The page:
Jaitley’s Budget Speech: Which Words Used More, Which Ones Left Out?

Jaitley’s Budget Speech: Which Words Used More, Which Ones Left Out?Arun Jaitley presenting Budget 2016 (PUNIT PARANJPE/AFP/Getty Images)
Snapshot
  • A look at the vocabulary of Arun Jaitley’s budget speech compared to other budget speeches of the recent past

In May last year, we came out with a comprehensive analysis of the Union Budget of the Government of India using the finance minister’s budget speech. This qualitative analysis served to understand and highlight if specific areas were given differential emphasis by different governments. Our database contained nearly 20 years’ worth of speeches, commenting on a multitude of policies and politics. In light of the recent budget speech of Arun Jaitley, we decided to revise our figures and compare this year’s general budget with 2015-16.

We first provide an overview of the 2016 budget speech relative to the 20-year average (since 1996). Since research and academia were our initial focus, we find that this year’s budget speech had lower than average number of mentions of the word ‘research’, and no mentions of the word ‘science (scientific)’. ‘Academic’ is mentioned only once, but this is an improvement over the average (0.43).

For a budget touted as agriculture-centric (as one of the 9 pillars cited by Jaitley), the number of mentions of the words ‘agriculture’ or ‘agricultural’ was at 15, which is lower than both, the NDA average (18.43) as well as the overall average (20 mentions). However, the mentions of agriculture were nearly double of that of 2015’s budget speech, indicating that the government may be getting serious about the primary sector. If the budget speech is considered to be an indicator of policy preference, then the cost of greater spending (or emphasis) on agriculture is borne perhaps by the industrial sector. The words ‘industry’ or ‘industrial’ found only 7 mentions (only 20% of the NDA average of 35.43), marginally lower than the 10 mentions in 2015-16. The past two budget speeches also have the most mentions of the word ‘business’ (or ‘corporate’) among all budget speeches since 1996.

The NDA government continues to stress on infrastructure development, with this year’s budget speech containing 21 mentions of the word ‘infrastructure’, compared to a slightly higher count of 28 in the past year’s speech and broadly consistent with the NDA average. Surprisingly, last year’s budget speech contained the highest-ever mentions of the word ‘education’ (29), making Jaitley an unlikely champion for the education sector among his past counterparts (the closest competitor is Pranab Mukherjee, with an average of 12.25 mentions over four budget speeches). Not much has changed in terms of women’s issues for Jaitley since his last speech, and this remains broadly consistent with the overall average. Finally, there have been fewer mentions of the word ‘international’ or ‘foreign’ in this year’s budget speech, pointing towards the greater emphasis on domestic issues for the current government. This is in stark contrast with the 39 mentions of the same word in the 2015-16 budget speech.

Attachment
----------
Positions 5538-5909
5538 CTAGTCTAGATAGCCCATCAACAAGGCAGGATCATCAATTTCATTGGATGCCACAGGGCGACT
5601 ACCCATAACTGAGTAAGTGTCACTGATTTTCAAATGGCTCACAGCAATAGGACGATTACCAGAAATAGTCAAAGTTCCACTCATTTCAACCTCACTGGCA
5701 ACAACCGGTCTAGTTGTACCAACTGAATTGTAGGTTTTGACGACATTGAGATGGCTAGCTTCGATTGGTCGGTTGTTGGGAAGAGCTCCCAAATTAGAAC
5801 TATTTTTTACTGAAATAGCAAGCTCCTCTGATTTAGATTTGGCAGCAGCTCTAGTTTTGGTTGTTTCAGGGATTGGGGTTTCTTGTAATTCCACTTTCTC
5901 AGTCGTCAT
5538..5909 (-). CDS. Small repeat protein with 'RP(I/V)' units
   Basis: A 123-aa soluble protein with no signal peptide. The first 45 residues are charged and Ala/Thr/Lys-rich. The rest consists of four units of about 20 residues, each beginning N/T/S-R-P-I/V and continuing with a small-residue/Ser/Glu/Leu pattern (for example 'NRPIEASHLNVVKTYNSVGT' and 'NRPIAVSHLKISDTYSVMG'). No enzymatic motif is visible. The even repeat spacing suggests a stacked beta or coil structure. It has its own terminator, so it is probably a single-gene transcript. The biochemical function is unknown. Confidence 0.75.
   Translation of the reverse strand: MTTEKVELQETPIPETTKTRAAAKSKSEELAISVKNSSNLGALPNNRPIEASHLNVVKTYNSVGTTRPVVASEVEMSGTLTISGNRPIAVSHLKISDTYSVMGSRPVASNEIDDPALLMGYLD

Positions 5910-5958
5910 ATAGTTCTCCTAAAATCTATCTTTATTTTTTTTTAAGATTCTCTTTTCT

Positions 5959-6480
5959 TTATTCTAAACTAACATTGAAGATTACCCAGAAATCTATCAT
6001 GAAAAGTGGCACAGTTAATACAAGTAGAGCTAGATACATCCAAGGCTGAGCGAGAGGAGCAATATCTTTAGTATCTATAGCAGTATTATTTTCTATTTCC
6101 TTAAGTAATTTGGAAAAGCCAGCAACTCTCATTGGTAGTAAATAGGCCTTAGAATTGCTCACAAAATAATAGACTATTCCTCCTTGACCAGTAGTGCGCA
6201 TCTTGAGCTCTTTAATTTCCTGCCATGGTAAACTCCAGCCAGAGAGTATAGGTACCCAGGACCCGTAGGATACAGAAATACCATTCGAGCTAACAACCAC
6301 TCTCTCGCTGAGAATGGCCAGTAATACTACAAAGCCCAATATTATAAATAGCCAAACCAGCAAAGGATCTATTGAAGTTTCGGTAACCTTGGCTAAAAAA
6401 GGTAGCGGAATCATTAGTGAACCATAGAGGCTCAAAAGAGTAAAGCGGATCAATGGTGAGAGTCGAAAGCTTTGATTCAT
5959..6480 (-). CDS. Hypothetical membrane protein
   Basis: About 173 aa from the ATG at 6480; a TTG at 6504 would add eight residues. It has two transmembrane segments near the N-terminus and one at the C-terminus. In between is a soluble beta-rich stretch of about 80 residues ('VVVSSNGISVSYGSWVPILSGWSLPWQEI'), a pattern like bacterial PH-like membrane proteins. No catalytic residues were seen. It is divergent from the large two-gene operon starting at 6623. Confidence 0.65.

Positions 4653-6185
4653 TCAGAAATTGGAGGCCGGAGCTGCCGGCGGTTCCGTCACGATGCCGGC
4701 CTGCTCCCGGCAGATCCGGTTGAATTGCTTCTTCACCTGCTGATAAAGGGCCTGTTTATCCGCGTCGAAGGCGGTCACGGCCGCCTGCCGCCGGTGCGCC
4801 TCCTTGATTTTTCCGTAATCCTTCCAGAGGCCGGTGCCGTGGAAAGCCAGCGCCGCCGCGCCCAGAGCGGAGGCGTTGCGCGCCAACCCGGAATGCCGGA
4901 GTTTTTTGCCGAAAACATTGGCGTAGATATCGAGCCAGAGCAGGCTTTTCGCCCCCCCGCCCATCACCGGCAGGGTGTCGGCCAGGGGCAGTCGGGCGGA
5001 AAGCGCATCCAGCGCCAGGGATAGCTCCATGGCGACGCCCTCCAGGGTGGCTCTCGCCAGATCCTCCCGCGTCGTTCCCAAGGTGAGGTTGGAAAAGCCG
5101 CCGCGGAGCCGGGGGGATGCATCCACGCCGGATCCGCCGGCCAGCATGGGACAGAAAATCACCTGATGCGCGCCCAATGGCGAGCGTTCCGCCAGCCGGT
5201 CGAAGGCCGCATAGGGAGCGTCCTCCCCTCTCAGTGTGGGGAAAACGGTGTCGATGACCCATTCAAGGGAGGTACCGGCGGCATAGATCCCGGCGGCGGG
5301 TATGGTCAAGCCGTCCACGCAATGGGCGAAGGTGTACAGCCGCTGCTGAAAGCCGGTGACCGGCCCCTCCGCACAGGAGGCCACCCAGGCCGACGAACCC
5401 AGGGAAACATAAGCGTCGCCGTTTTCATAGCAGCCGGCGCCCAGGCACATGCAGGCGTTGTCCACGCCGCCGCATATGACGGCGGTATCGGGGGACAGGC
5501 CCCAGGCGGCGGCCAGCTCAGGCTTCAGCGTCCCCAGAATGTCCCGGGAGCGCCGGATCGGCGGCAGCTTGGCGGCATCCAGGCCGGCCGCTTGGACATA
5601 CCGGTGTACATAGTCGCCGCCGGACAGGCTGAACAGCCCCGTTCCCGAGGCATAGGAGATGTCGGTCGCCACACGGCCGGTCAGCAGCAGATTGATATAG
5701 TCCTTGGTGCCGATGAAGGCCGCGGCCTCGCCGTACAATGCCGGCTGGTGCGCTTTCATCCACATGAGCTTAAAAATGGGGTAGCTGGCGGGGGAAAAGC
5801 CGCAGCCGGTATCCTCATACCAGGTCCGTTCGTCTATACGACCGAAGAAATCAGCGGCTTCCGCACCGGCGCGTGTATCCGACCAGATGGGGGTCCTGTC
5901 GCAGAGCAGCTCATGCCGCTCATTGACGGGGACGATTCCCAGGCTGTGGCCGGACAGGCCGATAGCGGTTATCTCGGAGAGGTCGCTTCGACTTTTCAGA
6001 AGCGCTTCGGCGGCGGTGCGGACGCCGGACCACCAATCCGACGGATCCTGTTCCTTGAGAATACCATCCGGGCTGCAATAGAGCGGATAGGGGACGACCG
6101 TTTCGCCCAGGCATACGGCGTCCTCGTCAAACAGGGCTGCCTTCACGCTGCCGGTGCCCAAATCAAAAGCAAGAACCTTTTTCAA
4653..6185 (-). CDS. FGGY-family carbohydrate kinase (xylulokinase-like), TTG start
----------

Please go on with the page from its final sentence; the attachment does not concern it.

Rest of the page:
Source: Authors’ own calculations using budget speeches downloaded from indiabudget.nic.in
Source: Authors’ own calculations using budget speeches downloaded from indiabudget.nic.in
Source: Authors’ own calculations using budget speeches downloaded from indiabudget.nic.in
Source: Authors’ own calculations using budget speeches downloaded from indiabudget.nic.in

A government is said to be defined well by the policies that it creates, and as a supplementary analysis, we considered the mentions of popular policies between this year’s budget speech and the past year’s. In our sample of interest, we considered the Swachh Bharat Abhiyan, Nirbhaya Fund, MGNREGA, Skill India, Digital India, and Make in India. None of these policies have been mentioned more in the current speech than they were in the past speech, perhaps because some of these policies were introduced in the past year’s budget. Swachh Bharat, for example, has only 3 mentions compared to 11 mentions in the past year. Despite the emphasis on Make in India this year, the number of mentions was halved—again indicative of an emphasis on other areas of policy thrust this year.

Our analysis makes a large number of assumptions and is by no means meant to be a comprehensive (or critical) account of the policy preferences of the NDA government. However, it does serve the purpose of examining emphases on various sectors and policies. Others may be quick to point out that a government that speaks less and does more is a good government (and more precisely one in line with the Modi Government’s mantra of “Maximum Governance, Minimum Government”). The only way to confirm this is to reconcile the talking with the doing (i.e., with the trends in expenditure that may be found elsewhere).

Anirudh Tagat and Hansika Kapoor are Research Authors at the Departments of Economics and Psychology, respectively, at Monk Prayogshala, a not-for-profit academic research institution based in Mumbai.

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